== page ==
And just as He ACTED to meet Hagar's needs and care for her, He will meet your needs and care for you if you will look to Him and listen to His counsel in your life. I am so encouraged by the story of a woman who was used, abused, and rejected by men... but who God saw and reached out to, with love, with provision, and with grace. He offers the same to each of us today!

8 comments:

Anna S said...

A very interesting post. I have read the most interesting discussions about the Hagar-Abraham-Sarah triangle. God *did* bless Ishmael by saving him and making his seed numerous.

Terry said...

I am so glad that God sees. He sees, knows, cares, and understands. Amen.

Erin said...

I was struck by the quote about how even though she saw God, the unkindness of God's people were enough to drive her away.

Just another reminder that as Christians we should be reaching out to everyone with Christ's love and in doing so draw people closer to God, not push them away.

sharyn said...

So I would be interested to hear more on why others think Hagar did not seek a Christian spouse for her son. Why would she reject a faith whose God had been there for her when no one else had?

A thought-provoking post! It is a blessing and a salve to remember that God sees when you think no one else does.

Jeannine said...

Ishmael, Hagar's son, is said to be the "father" of the Muslims. This is how they are tracing their faith back to Abraham.
Isn't it interesting that after his life-saving encounter with God, Ishmael lost sight of who God really is, although we don't know exactly how it happened. Maybe because he and his mother were driven away and treated harshly by God's people?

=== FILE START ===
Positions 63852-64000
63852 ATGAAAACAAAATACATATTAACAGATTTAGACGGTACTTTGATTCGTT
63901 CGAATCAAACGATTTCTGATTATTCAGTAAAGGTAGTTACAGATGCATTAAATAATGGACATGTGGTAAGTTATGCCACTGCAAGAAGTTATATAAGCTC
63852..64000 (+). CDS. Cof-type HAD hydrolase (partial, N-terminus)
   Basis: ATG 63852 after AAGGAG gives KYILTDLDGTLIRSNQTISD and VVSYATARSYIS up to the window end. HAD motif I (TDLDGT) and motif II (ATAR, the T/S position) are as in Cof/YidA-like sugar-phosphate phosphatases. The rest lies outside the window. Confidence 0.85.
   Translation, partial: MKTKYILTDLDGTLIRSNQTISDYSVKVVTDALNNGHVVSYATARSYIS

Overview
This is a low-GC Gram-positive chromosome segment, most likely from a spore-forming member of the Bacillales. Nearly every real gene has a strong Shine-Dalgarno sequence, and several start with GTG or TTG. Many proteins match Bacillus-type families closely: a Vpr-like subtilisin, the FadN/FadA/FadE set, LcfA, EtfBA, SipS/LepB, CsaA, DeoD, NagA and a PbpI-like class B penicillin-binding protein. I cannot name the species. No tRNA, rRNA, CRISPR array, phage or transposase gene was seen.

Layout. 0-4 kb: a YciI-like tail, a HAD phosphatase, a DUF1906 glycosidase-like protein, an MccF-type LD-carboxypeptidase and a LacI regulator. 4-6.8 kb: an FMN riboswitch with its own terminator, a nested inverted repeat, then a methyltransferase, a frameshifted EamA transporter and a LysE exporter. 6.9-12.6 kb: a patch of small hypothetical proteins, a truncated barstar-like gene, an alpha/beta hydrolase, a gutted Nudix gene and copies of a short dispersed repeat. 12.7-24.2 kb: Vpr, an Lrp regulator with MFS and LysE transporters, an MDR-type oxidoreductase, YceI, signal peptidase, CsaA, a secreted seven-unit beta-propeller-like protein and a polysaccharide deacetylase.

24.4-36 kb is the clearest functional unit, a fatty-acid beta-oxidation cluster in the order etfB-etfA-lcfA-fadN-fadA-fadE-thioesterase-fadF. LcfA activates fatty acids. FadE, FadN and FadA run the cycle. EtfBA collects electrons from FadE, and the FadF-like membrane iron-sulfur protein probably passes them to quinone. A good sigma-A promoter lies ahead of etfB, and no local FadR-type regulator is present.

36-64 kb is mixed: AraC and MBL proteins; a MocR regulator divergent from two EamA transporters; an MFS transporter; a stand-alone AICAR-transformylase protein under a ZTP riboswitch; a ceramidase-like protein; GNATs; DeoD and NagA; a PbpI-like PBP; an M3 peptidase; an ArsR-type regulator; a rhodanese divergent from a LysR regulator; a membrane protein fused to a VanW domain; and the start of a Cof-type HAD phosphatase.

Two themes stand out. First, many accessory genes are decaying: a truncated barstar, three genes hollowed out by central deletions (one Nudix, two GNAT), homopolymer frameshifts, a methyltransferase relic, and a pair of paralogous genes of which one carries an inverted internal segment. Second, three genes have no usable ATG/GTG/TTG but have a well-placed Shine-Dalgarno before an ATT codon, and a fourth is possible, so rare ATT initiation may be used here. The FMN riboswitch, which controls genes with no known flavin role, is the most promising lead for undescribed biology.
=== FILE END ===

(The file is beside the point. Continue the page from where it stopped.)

Btw I also started a series on the women of the Bible on my blog (so far only a post on Eve, but hopefully more to come).

shannon said...

I read this post earlier today and was talking about it with my husband this evening. I was "struck", like Erin, by the fact that "though [Hagar] had an encounter with the true and living God, the unkindness of God's people was enough to drive her and her children possibly away from God forever." What serious implications this has! This strikes a deep chord in my heart as I think about the implications of my own behavior. The people around me should see my good deeds so they may glorify God. Too often do I miss the opportunity to do good deeds to those around me. Thanks for this reminder, Jess.

LisaM said...

Some very good thoughts about a sort of "obscure" character - at least she is often overlooked as having something to teach besides just being "the slave woman" as opposed to the free. We need to take all the scriptures for our learning.

Buffy said...

I hope you don't mind but I have linked to this post from my website as I am talking about the meaning behind the Genesis stories.